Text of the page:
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WWL works with partners for Pancreatic Awareness Month

01 November 2017

 

 

 

 

 

 

 

 

 

 

 

 

 

 

 

 

 

 

 

 

 

 

 

 

 

 

 

The iconic Face of Wigan statue has had a makeover to raise awareness of Pancreatic Cancer.

Wrightington, Wigan and Leigh NHS Foundation Trust (WWL) Chairman, Robert Armstrong was joined by the Mayor of Wigan, Councillor Bill Clarke, and Chief Executive of Wigan Council, Donna Hall, with other representatives from the Trust and Council,  to unveil the Face’s new purple-coloured mask that will be in place for the whole of November; Pancreatic Cancer Awareness Month.

Robert said: “The Face’s new mask is a great example of partnership working between the Council and the Trust to both raise awareness of pancreatic cancer and help Wigan patients be more aware of the services available to them.

“Because the council is so innovative and forward thinking, we want to work closely to really improve services for every citizen in the borough.

“But the most important thing is to get checked out if you suspect anything, don't be a cancer chancer.

With November being Pancreatic Cancer Awareness month, World Pancreatic Cancer Day will be marked on November 16 with the ‘Turn It Purple’ campaign calling for businesses and individuals to embrace purple; the symbolic colour for pancreatic cancer.

By shining purple lights on buildings or other structures in their community, wearing purple at the office, at home or at school or donating to life-saving research, more awareness and understanding about the illness will allow more people to be diagnosed in time for surgery – currently the only potential for a cure.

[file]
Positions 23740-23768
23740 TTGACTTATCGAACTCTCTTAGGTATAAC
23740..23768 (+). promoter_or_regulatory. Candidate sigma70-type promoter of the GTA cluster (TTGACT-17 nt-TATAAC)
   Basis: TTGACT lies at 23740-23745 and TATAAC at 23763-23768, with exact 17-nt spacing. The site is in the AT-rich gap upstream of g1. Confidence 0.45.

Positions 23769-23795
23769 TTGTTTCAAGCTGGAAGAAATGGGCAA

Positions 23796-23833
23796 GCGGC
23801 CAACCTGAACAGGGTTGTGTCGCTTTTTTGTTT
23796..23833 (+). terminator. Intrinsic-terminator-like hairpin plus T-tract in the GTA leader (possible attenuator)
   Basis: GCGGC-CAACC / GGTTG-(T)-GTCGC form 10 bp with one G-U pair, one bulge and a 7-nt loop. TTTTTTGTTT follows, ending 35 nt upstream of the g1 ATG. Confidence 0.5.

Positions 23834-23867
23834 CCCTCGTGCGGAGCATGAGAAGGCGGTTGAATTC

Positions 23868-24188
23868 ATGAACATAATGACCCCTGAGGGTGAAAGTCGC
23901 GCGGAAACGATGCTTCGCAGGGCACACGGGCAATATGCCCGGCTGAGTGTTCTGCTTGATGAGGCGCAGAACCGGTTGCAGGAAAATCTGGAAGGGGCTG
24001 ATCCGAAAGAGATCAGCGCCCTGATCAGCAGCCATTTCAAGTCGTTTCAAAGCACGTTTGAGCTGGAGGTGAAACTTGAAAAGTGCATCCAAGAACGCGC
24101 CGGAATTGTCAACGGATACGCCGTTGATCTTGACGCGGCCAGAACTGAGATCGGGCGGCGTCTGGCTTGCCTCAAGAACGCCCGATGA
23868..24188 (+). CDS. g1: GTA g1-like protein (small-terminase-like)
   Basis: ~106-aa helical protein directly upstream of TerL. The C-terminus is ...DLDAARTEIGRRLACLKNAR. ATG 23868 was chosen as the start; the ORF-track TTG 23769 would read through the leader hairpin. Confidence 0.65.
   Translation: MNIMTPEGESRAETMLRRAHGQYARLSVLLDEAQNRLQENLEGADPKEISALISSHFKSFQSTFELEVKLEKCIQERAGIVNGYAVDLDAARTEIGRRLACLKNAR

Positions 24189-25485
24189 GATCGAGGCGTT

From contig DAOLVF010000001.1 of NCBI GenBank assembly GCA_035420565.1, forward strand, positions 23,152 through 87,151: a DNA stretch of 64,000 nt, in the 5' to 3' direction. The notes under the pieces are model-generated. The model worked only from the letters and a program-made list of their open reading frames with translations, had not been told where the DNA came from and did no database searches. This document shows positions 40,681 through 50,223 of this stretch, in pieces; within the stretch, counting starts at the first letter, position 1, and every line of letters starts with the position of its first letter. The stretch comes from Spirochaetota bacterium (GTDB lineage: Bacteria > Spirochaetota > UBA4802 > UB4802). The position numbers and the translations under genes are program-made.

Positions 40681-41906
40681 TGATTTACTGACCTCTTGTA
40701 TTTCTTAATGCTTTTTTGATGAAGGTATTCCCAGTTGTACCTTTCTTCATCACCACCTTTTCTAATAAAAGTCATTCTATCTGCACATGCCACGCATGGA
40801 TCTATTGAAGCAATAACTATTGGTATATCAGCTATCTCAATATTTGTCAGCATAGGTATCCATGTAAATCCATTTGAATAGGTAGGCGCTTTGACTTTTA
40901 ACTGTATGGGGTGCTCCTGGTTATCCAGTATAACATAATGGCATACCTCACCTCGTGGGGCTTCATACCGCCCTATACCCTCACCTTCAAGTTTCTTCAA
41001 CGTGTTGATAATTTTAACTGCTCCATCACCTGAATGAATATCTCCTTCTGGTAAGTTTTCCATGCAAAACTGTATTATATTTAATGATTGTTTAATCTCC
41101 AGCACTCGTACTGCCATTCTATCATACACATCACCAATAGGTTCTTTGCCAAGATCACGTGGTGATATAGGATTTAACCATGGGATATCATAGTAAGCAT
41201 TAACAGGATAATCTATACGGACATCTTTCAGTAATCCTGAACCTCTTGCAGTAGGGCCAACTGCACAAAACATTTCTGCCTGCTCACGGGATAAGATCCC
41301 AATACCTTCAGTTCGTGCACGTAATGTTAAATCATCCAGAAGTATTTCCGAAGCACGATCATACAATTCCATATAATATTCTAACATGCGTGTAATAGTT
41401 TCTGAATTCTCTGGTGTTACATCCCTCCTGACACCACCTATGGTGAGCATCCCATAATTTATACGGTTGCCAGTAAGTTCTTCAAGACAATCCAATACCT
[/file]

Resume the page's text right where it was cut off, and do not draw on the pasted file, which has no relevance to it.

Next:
Donna Hall said; “There is a lot of trust and respect between Wigan Council and WWL.

“Pancreatic cancer is not really talked about very often, but for those of us who have lost friends and family, it is the most devastating disease because it is so quick.

“We are lucky to have such a great hospital in Wigan where residents in the borough can go for a quick check if needed so if you have any kind of symptoms do go and get checked out.”

Currently, 8.2 million people die from cancer worldwide every year; out of which four million die prematurely (aged 30 to 69 years).

Vicki Stevenson-Hornby, a Macmillan HPB Clinical Nurse Specialist, who works for WWL, said: “Pancreatic Cancer has the worst survival rate of the 22 most common cancers, yet so many people do not know anything about the pancreas, or what it does, and are unaware of the early signs and symptoms of pancreatic cancer.

“The Face’s new mask should raise a fantastic amount of awareness – the more people can know about pancreatic cancer, and the more they can be aware of early symptoms and by detecting pancreatic cancer earlier, the potential survival rate will significantly improve.”

Mayor Councillor Bill Clarke said: “I hope people notice the Face and become aware of pancreatic cancer and the services available to people in the borough.”

For further information on the symptoms of pancreatic cancer visit: ww.pancreaticcanceraction.org

Should you be concerned, please contact your GP urgently.